The U.S. embassy in Beijing is taking a break from publicly engaging Chinese people through social media, after its latest online diplomacy effort was shut down earlier this month without explanation.
In a statement emailed to VOA Sunday, the embassy's Beijing press office said: "we do not have any specific plans to announce at this time" for new social media outreach in China.
In the last outreach attempt, four Beijing-based U.S. diplomats partnered with Chinese question-and-answer website Zhihu in late April to answer web users' questions about life in the United States.
A cached version of the "Discover America" webpage shows that it got 1 million views before being deleted May 17. That same day, China's Communist Youth League went on social media to say some Chinese web users were unhappy with the U.S. diplomats for trying to make America look good in the battle for Chinese public opinion.
The U.S. embassy expressed disappointment with the shutdown of the Q&A session, and said it relayed that message to Chinese authorities. It told VOA: "We look forward to opportunities to engage in genuine dialogues about issues and ideas of interest to Chinese and American people."
Beijing has declined to comment directly on the U.S. complaint. But China's state-run Global Times news site published an editorial May 25 that appeared to send a mixed message. The editorial said it is unnecessary for Chinese internet regulators to be "overly nervous" about every word coming from the United States. It also warned the U.S. embassy not to let its diplomats become "overly active" in trying to influence Chinese opinion.
In an interview for VOA's China 360 podcast, Foreign Policy magazine senior editor David Wertime said it is not clear what the U.S. diplomats can do on social media because China has not codified its position into law.
Lack of clarity
He said the legal uncertainty benefits China's government "because it ensures a degree of self-censorship that in some cases goes beyond what authorities might actually require."
Wertime said he thinks someone at Zhihu may have deleted the U.S. embassy's Q&A page as an act of self-censorship.
"One thing I can say for certain is that there is a good deal of anxiety in some private internet companies about precisely what is OK and what is not," he said. "Clearly an organization like Zhihu would not want to imperil, or do anything that it felt would imperil, its ability to continue to exist as a site."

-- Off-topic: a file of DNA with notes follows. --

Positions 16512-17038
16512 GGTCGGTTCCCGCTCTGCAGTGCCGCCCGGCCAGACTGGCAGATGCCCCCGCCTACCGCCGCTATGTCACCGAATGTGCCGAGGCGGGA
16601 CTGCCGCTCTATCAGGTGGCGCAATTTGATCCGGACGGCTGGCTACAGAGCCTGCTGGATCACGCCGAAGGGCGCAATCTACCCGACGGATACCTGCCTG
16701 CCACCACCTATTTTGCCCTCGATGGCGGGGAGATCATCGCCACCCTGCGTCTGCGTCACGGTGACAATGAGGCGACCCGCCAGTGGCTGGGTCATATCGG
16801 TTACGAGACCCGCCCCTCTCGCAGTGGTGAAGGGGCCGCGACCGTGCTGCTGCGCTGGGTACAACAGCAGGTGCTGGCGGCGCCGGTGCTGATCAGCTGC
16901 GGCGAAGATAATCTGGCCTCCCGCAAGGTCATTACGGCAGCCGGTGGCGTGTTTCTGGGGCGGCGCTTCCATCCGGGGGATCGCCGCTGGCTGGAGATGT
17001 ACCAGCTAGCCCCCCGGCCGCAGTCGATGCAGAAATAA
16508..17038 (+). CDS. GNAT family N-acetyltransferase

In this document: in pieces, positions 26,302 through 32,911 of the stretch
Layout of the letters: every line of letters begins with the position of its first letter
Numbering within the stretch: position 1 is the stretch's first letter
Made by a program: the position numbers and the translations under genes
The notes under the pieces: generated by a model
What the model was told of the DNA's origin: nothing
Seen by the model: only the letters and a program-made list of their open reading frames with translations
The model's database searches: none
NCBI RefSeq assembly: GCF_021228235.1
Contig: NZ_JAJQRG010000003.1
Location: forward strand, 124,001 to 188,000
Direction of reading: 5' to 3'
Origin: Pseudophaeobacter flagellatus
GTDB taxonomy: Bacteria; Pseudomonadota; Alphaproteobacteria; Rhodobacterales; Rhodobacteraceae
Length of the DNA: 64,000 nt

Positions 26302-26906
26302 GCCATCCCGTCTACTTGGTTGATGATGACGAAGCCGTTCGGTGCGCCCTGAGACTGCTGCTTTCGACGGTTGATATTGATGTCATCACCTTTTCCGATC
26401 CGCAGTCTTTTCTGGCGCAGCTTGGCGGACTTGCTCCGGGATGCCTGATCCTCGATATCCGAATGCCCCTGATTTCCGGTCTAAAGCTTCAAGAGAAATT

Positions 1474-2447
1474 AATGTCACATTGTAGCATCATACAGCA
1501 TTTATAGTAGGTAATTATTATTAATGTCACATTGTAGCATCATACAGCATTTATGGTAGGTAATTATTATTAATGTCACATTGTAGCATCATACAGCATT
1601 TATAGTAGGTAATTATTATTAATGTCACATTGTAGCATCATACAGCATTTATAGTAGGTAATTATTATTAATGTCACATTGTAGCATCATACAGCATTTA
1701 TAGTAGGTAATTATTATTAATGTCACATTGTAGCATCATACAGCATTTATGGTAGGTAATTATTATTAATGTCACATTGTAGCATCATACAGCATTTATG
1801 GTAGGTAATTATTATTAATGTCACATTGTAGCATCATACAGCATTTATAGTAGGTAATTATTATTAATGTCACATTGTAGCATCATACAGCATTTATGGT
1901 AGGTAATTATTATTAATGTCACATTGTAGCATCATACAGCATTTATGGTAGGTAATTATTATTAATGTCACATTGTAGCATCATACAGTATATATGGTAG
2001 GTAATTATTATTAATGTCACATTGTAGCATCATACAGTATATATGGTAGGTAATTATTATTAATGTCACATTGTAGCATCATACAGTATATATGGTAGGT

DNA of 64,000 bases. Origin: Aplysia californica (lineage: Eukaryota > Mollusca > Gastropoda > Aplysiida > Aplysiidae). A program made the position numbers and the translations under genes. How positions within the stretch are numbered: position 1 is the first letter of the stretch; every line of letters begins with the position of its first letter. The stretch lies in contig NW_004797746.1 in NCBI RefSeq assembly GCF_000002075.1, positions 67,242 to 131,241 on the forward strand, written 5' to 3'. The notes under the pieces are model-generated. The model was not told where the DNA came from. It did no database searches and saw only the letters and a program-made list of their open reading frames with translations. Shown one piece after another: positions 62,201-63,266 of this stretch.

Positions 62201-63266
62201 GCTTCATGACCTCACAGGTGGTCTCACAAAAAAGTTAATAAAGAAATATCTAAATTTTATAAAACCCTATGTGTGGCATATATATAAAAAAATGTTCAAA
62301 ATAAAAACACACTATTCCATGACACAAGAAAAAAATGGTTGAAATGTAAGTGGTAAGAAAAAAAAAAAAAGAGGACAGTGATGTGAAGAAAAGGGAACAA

U.S. social networking giant Facebook has not appeared to show any anxiety about U.S.-based Chinese diplomats using its platform to communicate with Americans. Those diplomats administer a Facebook page for the Chinese consulate in San Francisco.
Engaging Americans online
In some of its latest posts, the Chinese consulate's Facebook page shared photos of Chinese Ambassador to Washington Cui Tiankai hosting a musical event in honor of U.S. Supreme Court Justices Ruth Bader Ginsburg and Sonia Sotomayor. It also posted a political message saying China's "historical rights" in the South China Sea are “undeniable."
Wertime said he is not aware of the U.S. government expressing any concern about the Chinese diplomats' Facebook postings.
"Obviously we have much more robust free speech protections here in the United States — protections which extend to non-citizens," Wertime said. "And we have different values that animate our legal regime here. So it is not surprising that foreign diplomats would get more leeway in the United States than they would in China."
China's embassy in Washington did not respond to questions from VOA about the goals of its diplomats' social media outreach.
Beijing has not only been putting its diplomats on Facebook. Chinese state-run news outlets have been using Facebook to great effect. Four of those outlets — People's Daily, China Xinhua News, China Daily and Global Times — have 33 million Facebook followers combined.
Wertime said those Chinese news sites have been enjoying an American culture for tolerance and free speech that does not exist in China.
"And some people have pointed out this discrepancy and have suggested that we should not be allowing such a degree of latitude to Chinese governmental organs operating in the United States," Wertime said.
China does not provide such freedoms to U.S. media, blocking their news sites when they post content deemed sensitive by Beijing. But Wertime said Chinese leaders do not appear to be too worried about U.S. perceptions of a double standard.
"I think what [China's leaders] are more concerned about is maintaining control and stability," Wertime said. "And what they might say in response to the criticism is, 'yes we do have two sets of standards: you have your laws in the United States, we have our laws in China, and you have got to obey our laws when you are operating in China.' I think the problem there is that it is unclear exactly what it means to obey the rules and regulations in China, because they are so strategically ambiguous."